With the introduction of episode-based measures in the Cost category, many specialty providers are going to be seeing their Cost score affecting their overall MIPS score for 2019. With this new information coming out with the Final MIPS 2019 scores, many providers are asking how they can manage their score and maximize their MIPS points for the Cost category in the future.
Twenty (20) cost measures, including 18 episode-based measures, are used to evaluate performance in the Cost category for the 2020 MIPS performance period. CMS uses Medicare claims data to calculate cost measure performance, which means clinicians do not have to submit any data for this performance category. For MIPS 2020, many specialties have been excluded from the TPCC measure and it will no longer play a role in the final Cost score.
The two below measures are the ones we expect to have an impact on our providers:
- MSPB – A clinician must now have a minimum of 35 eligible cases. This change should be of general interest to all Nextech clients.
- Episode-based measures – The minimum case volume for procedural episode-based measures is 10. The minimum case volume for acute inpatient medical condition episode-based measures is 20. For Nextech clients, this mainly affects those in orthopedics and ophthalmology (see notes at the end of this blog for details).
What You Need to Do
The Cost category is a hard one to manage, and due to it being benchmarked on the current year’s performance, it is hard to monitor your success along the reporting year. There are a few things that can be reviewed to better control and maximize your Cost category score:
- Use Hierarchal Condition Category (HCC) codes
- Review your Cost score from 2018 and 2019 MIPS – details in your MIPS feedback reports
- Review cost data from other payers
- Put a larger focus on preventative care
- Manage where you refer patients for tests and specialty services
- Add patient relationship codes to your claims so your patients can be better attributed to you
- Lower overall costs by considering NP or PA for chronic care management
Now that providers will have a baseline score of how the cost category will be affecting their MIPS score, they can evaluate their current cost total and see how they fall along the benchmark and make needed adjustments in their service and fee models to try and maximize their scores to obtain the maximum amount of points in the Cost category for MIPS 2020.
Medicare Spending Per Beneficiary (MSPB)
The Medicare Spending Per Beneficiary (MSPB) measure evaluates solo practitioners and groups on their spending efficiency and is risk-adjusted to account for patients' risk profiles. Specifically, the MSPB measure assesses the average spend for Medicare services performed by providers/groups per episode of care. Each episode comprises the period immediately prior to, during, and following a patient's hospital stay. Each beneficiary MSPB episode is attributed to a single TIN-NPI.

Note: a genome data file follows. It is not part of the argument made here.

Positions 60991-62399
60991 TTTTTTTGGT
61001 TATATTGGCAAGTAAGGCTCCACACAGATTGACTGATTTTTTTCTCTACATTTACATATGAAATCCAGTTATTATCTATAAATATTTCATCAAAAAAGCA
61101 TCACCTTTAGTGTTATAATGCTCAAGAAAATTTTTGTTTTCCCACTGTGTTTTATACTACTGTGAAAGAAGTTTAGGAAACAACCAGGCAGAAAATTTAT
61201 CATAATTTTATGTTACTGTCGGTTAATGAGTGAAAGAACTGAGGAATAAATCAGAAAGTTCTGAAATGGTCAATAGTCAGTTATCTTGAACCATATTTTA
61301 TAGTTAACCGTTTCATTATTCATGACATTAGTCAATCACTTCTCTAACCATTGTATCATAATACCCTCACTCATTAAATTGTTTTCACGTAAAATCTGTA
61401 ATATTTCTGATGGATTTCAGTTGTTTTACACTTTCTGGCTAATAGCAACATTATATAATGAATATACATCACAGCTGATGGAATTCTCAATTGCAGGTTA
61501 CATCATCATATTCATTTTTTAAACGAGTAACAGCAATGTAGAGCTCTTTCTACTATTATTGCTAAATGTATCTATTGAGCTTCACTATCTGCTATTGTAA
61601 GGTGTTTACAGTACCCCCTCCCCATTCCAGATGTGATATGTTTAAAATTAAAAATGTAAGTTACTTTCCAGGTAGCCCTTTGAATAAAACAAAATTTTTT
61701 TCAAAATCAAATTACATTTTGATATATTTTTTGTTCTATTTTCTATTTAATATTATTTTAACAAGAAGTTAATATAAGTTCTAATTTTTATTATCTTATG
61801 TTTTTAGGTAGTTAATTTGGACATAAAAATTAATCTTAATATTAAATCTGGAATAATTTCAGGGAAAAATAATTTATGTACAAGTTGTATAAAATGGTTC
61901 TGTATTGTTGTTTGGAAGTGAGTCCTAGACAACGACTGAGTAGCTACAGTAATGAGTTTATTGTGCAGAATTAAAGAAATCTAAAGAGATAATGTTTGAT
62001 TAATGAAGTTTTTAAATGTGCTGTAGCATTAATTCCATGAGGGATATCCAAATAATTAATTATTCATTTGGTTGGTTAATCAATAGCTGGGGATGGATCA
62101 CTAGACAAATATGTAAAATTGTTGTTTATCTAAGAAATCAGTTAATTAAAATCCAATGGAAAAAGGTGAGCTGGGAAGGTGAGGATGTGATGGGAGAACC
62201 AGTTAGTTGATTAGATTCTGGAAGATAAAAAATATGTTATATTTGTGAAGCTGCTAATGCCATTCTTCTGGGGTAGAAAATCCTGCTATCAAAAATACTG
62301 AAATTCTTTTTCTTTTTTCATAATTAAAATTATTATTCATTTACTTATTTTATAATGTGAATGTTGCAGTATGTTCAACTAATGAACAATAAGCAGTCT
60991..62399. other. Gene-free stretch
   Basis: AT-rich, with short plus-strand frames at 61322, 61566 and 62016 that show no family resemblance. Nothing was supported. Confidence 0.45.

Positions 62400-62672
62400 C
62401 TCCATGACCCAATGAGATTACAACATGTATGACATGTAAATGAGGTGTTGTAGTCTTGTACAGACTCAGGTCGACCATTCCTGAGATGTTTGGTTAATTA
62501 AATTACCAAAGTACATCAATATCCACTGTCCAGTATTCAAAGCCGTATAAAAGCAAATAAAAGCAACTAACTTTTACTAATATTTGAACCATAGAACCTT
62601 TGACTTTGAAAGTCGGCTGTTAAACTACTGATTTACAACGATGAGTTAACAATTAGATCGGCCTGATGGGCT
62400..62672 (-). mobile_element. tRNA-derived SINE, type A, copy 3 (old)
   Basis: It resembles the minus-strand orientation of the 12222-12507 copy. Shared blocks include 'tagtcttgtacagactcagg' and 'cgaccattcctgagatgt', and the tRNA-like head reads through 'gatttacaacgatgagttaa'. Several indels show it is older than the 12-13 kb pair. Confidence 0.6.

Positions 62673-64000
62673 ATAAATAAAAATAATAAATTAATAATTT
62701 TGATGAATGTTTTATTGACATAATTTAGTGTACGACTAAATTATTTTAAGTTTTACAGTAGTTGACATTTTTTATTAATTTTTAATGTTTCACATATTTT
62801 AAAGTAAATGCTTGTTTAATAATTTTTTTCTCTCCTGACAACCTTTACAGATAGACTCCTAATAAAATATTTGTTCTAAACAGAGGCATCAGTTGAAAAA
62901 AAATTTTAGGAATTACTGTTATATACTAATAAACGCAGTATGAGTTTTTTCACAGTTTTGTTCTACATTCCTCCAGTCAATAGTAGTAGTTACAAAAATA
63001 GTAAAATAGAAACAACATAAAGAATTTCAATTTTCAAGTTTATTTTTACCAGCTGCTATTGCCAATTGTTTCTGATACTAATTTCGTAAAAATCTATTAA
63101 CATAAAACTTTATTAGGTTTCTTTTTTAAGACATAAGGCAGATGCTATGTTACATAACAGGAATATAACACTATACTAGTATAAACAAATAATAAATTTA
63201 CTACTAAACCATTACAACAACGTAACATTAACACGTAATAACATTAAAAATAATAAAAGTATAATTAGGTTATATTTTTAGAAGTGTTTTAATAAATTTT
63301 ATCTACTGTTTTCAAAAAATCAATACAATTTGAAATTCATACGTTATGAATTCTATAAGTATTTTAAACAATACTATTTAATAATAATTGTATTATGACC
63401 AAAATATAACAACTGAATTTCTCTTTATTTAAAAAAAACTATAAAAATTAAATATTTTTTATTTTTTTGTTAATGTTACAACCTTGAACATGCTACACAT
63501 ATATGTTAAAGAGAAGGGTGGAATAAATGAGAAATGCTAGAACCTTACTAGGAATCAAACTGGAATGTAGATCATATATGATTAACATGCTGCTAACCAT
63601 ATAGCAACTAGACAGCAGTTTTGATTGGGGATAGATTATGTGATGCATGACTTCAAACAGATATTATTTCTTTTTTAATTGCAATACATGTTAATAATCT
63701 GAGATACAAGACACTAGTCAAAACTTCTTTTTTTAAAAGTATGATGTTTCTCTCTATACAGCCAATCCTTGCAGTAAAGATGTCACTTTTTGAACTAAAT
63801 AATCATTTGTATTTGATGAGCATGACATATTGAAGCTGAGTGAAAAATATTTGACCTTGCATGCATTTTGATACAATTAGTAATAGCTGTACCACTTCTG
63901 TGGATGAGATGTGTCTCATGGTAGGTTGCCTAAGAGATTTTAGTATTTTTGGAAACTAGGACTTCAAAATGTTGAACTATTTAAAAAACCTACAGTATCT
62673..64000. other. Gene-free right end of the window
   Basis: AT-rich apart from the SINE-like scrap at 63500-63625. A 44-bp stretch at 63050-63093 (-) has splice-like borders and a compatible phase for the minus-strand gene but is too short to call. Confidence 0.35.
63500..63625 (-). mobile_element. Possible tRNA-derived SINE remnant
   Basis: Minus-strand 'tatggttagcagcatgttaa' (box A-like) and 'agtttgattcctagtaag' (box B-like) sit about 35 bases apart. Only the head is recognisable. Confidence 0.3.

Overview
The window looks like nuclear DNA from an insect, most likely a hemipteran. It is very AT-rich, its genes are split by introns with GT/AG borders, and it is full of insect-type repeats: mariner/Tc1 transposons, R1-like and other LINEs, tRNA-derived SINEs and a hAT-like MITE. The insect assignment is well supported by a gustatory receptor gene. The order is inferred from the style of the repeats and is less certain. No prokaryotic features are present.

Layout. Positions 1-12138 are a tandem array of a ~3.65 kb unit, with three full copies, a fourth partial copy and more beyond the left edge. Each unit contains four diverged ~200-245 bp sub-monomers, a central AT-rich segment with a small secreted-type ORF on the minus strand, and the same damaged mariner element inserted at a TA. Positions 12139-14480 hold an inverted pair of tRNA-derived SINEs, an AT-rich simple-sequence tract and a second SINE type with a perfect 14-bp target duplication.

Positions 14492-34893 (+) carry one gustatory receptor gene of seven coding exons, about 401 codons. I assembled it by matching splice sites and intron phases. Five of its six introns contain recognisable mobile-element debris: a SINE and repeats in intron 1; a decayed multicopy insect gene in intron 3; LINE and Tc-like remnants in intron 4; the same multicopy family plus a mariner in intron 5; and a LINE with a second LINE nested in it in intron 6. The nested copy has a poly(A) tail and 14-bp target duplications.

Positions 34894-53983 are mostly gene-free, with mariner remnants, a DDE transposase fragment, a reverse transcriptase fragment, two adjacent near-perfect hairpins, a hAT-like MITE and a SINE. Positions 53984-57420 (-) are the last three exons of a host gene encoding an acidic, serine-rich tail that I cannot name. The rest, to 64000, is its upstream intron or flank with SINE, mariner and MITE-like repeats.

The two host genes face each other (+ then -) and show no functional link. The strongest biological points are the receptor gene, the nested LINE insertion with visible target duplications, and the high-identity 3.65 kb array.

The episode is attributed to the MIPS eligible clinician who billed the highest amount of Medicare Part B claims, measured by allowed charges, during the period between the admission date and the discharge date.
Special Note for Cataract Specialists
Episode-based cost measures represent the cost to Medicare for the items and services provided to a patient during an episode of care (“episode”). For now, this change largely affects those clients in the ophthalmology specialty. We will post new updates if and when more episode-based measures are added.
The Routine Cataract Removal with IOL Implantation episode-based cost measure evaluates a clinician’s risk-adjusted cost to Medicare for beneficiaries who undergo a procedure for routine cataract removal with IOL implantation during the performance period. The cost measure score is the clinician’s risk-adjusted cost for the episode group averaged across all episodes attributed to the clinician. This procedural measure includes costs of services that are clinically related to the attributed clinician’s role in managing care during each episode from 60 days prior to the clinical event that opens, or “triggers,” the episode through 90 days after the trigger.
Special Note for Orthopedic Surgeons
Episode-based cost measures represent the cost to Medicare for the items and services provided to a patient during an episode of care (“episode”). For now, this change largely affects those clients in the orthopedic specialty. We will post new updates if and when more episode-based measures are added.
Orthopedic surgeons will be evaluated on the cost of Knee Arthroplasty and Elective Primary Hip Arthroplasty procedures. The cost measure score is the clinician’s risk-adjusted cost for the episode group averaged across all episodes attributed to the clinician. This procedural measure includes costs of services that are clinically related to the attributed clinician’s role in managing care during each episode from 60 days prior to the clinical event that opens, or “triggers,” the episode through 90 days after the trigger.
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